Helping Hands Come in All Sizes to Deliver Food and Cheer to Isolated Seniors

Posted on 5/19/2020 10:30:58 AM

       

For Immediate Release

May 19, 2020

Contact: Gene Kennedy
Senior Public Information Specialist
gkennedy@rivco.org
(951) 203-0343

 

Helping Hands Come in All Sizes to Deliver Food and Cheer to Isolated Seniors

RIVERSIDE COUNTY, Ca.—Some of Riverside County’s youngest residents are pitching in to help send food and cheer to their senior neighbors during the COVID-19 pandemic.

Daisy Girl Scout Troop 354, from Wildomar, has been filling pantry boxes with food and colorful hand-drawn cards to brighten the days of seniors in self-isolation. The girls, who are in kindergarten and first grade, also sponsored boxed oranges for shut-in seniors with funds raised from their annual cookie sales.

“Many of our scouts have grandparents who they miss and cannot visit right now,” said the troop’s leader and scout mom, Crystal Blacketer. “These activities keep the girls connected to our seniors and they support our community partners.”

The initiative, Courtesy Pantry, is being spearheaded by the Riverside County Office on Aging in partnership with the Department of Public Social Services, Habitat for Humanity Inland Valley, and The Salvation Army.  

Tammy Marine, director of Habitat for Humanity Inland Valley, said the Courtesy Pantry is providing part-time work to 18 displaced workers, while contributing to the health of local businesses including farms, artisans, restaurants and nonprofits.  Three thousand pantry boxes with fresh and nonperishable food have been provided to seniors by Courtesy Pantry so far.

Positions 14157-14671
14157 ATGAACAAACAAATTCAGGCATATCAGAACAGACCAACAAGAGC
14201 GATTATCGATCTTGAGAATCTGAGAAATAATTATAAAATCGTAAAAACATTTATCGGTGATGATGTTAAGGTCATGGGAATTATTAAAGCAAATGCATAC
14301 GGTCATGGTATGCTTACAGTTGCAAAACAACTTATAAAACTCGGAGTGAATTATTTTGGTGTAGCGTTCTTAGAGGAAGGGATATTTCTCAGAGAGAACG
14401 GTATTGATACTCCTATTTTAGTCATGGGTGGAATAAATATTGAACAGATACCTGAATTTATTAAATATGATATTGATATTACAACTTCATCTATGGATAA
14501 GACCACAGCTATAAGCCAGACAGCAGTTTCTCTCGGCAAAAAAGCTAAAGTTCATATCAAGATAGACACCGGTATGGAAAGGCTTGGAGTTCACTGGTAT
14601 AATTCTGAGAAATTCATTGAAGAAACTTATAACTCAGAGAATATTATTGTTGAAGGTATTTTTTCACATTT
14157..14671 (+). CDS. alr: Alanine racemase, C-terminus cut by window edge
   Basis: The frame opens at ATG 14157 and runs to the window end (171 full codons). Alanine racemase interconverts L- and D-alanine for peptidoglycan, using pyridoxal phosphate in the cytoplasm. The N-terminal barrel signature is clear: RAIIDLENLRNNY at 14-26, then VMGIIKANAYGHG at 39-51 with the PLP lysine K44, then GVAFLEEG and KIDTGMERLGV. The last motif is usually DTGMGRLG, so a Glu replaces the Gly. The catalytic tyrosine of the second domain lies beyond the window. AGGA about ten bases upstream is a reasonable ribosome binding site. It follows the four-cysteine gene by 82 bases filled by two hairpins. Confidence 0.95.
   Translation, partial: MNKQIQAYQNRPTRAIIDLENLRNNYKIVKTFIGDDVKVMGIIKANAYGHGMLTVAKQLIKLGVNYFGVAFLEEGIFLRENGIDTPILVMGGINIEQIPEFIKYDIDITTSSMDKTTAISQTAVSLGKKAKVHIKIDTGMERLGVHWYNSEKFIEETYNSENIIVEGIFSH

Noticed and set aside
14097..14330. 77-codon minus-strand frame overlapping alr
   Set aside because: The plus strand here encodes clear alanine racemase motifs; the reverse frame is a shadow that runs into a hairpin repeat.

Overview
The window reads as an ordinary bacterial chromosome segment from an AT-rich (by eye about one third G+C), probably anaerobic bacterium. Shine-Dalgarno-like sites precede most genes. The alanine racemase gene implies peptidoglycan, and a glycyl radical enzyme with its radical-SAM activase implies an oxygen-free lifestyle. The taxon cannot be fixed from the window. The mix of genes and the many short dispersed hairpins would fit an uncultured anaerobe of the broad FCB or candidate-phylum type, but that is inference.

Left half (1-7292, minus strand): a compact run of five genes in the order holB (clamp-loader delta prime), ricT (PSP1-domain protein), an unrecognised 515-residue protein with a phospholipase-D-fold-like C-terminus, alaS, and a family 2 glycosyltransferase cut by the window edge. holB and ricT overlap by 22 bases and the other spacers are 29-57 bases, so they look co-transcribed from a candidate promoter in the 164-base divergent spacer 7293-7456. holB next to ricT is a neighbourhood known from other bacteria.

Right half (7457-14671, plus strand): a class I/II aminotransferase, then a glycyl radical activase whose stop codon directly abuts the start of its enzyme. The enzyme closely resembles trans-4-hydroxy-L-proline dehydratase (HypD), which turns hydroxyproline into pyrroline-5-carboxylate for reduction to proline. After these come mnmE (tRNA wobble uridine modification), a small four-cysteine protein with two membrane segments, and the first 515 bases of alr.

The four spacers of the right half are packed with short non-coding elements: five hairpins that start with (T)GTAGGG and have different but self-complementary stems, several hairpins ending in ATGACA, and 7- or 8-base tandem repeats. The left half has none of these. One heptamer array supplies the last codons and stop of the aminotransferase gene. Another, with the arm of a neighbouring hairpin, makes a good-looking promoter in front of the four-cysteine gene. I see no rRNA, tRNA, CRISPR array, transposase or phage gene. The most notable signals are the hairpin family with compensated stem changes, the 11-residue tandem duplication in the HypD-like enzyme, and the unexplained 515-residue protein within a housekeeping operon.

“This valuable program has leveraged county dollars and already attracted an additional $35,000 in donations from local businesses, health organizations and nonprofits,” Marine said.

Fourth District Riverside County Supervisor V. Manuel Perez, chairman of the board, called Courtesy Pantry a lifeline for vulnerable seniors and a testament to the innovation and collaboration that exists between local government and community-based stakeholders.

“We need folks to be on the lookout for seniors lacking support right now,” Perez said. “This requires volunteers to help out, and businesses to partner with us to meet these demands.”

Supervisor Chuck Washington, who represents Riverside County’s Third District, where many of the boxes have been delivered, praised the “countless examples of determination and perseverance of the American people.”

“Many thanks to the nonprofit organizations, businesses and government agencies working together to serve vulnerable older adults,” Washington said.

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